IPCC reported carbon budgets for the first time in 2013. And since, important advances have been made in how we estimate these. Five puzzle pieces combine to give carbon budget estimates, and allow us now to understand subsequent updates.
Starting with the key message of the AR6 carbon budget update: carbon budget estimates in AR6 are very similar to those published in the SR1.5 in 2018, but they represent a significant update since AR5 in 2013.
When adjusting for the emissions since AR5 and SR1.5, AR6 remaining carbon budget for limiting warming to 1.5C with 50% chance is about 300 GtCO2 larger than in AR5, but virtually the same as in SR1.5.
For 66% probability, the AR6 budget is about 60 GtCO2 larger than in SR1.5.
The budget is so much larger than in AR5, because since 2013 more accurate methods have been published that ensure that model uncertainties over the historical period are not accumulated into the future. This is best illustrated by this technical figure from SR1.5.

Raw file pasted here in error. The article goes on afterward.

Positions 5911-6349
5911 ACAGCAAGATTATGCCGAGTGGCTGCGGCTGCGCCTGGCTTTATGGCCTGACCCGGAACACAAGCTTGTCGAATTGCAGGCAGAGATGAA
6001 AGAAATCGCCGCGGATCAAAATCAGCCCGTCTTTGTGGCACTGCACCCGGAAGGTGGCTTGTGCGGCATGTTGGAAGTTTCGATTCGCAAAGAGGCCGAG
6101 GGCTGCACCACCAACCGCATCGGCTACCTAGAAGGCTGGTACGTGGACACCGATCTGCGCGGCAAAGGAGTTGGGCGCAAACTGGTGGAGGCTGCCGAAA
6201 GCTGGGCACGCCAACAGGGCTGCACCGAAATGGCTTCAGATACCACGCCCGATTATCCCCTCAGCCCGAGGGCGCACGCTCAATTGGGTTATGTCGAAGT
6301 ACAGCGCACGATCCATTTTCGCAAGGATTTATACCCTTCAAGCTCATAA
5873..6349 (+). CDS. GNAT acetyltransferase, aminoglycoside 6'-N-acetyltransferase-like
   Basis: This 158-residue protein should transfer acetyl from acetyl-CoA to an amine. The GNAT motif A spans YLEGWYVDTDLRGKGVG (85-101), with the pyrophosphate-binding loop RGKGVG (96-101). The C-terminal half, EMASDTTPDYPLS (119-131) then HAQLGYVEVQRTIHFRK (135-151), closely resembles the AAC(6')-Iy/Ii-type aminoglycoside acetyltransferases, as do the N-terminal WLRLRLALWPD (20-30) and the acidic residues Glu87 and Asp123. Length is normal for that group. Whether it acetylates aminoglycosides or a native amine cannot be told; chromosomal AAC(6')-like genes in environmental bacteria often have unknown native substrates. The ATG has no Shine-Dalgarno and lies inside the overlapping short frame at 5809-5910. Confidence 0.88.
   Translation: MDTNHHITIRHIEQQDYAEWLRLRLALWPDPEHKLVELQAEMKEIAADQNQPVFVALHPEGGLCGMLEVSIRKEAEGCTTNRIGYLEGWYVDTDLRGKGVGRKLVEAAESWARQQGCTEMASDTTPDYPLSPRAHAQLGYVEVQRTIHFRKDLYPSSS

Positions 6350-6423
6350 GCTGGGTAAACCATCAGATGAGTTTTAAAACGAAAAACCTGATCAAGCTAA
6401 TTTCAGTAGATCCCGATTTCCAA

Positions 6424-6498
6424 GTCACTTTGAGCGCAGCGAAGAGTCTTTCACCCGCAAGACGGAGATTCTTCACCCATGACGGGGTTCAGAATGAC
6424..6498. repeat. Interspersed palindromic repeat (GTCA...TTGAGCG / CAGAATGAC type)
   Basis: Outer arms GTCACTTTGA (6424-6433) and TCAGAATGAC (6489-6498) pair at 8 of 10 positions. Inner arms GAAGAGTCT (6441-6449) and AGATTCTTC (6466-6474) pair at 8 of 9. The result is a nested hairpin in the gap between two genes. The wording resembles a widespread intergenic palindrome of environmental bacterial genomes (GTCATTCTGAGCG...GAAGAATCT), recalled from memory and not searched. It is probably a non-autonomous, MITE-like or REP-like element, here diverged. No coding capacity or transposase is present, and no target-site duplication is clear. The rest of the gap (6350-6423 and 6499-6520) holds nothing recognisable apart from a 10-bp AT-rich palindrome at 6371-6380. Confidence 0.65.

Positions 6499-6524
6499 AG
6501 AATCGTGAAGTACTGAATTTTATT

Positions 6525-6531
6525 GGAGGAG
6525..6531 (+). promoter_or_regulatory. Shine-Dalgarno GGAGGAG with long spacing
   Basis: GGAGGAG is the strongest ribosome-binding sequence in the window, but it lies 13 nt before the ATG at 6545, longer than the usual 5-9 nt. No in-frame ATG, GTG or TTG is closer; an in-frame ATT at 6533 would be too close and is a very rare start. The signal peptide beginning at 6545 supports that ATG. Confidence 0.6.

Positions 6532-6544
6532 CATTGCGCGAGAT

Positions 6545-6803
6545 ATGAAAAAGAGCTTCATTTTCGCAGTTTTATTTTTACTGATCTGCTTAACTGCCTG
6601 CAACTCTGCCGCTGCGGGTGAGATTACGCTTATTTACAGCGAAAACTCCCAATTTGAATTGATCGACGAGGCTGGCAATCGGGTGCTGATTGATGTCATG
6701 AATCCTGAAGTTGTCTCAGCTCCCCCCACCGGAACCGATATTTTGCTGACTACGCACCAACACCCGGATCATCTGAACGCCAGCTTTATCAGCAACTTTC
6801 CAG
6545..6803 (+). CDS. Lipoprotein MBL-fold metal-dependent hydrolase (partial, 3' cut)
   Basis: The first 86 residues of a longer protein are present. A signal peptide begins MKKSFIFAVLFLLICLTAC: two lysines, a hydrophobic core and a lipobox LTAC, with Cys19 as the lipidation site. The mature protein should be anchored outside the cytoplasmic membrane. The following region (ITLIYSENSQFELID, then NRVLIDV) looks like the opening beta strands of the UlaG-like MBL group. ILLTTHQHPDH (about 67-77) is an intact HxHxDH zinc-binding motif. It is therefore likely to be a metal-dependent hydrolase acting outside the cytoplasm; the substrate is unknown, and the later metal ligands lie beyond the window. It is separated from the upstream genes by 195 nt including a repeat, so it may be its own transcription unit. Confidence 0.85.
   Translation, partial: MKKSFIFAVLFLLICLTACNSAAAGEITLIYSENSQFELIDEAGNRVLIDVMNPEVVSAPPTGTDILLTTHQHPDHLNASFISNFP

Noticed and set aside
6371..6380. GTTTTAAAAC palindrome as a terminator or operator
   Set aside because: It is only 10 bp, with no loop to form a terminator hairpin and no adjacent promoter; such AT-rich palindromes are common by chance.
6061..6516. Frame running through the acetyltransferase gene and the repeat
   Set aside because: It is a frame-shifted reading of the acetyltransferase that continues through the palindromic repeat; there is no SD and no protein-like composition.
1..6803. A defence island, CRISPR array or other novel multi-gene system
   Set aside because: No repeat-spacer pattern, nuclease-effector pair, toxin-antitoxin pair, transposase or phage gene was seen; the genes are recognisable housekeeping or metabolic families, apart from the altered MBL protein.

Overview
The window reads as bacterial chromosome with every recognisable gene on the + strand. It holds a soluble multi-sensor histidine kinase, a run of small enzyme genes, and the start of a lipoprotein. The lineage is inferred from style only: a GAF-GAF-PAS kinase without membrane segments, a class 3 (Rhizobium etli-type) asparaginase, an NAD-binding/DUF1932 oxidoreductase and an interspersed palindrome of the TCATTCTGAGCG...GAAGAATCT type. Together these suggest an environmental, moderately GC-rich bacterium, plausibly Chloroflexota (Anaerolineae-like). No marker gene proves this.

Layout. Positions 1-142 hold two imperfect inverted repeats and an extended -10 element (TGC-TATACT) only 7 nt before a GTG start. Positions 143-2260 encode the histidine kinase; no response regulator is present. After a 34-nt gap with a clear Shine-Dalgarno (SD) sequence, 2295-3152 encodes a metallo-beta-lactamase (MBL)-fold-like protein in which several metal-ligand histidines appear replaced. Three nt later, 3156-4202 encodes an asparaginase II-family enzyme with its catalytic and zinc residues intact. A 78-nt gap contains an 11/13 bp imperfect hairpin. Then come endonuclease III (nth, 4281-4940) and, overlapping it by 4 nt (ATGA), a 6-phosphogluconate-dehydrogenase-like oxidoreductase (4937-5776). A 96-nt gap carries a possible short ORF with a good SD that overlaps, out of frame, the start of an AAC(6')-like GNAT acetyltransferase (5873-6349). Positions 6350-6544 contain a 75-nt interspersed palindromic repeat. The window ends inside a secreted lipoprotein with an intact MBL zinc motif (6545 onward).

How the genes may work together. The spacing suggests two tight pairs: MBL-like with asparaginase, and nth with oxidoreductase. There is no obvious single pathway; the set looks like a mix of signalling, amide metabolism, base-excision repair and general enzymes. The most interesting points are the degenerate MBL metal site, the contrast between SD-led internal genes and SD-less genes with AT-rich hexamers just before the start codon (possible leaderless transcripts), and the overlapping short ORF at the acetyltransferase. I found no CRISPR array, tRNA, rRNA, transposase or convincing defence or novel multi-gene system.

Between SR1.5 and AR6 every piece of the carbon budget was reassessed:
- warming to date
- how much warming we expect to get per tonne of CO2
- how much warming would still occur once we reach net zero CO2
- how much non-CO2 warming we can expect
- Earth system feedback otherwise not covered
Let’s dive into each piece of this puzzle to understand what has changed between SR1.5 and AR6.
Warming to date – SR1.5 used a 0.97°C warming estimate between 1850-1900 and 2006-2015. This estimate already included corrections for the incomplete global coverage of observations and the different ways in which global surface temperature can be estimated. The AR6, based on a full reassessment of all available data, assesses 0.94°C of global surface temperature increase for the same period.
In isolation, this update results in central estimates being about 65 GtCO2 larger in AR6 than in SR15. For the 33% and 67% estimates that’s about 110 and 50 GtCO2 higher, respectively.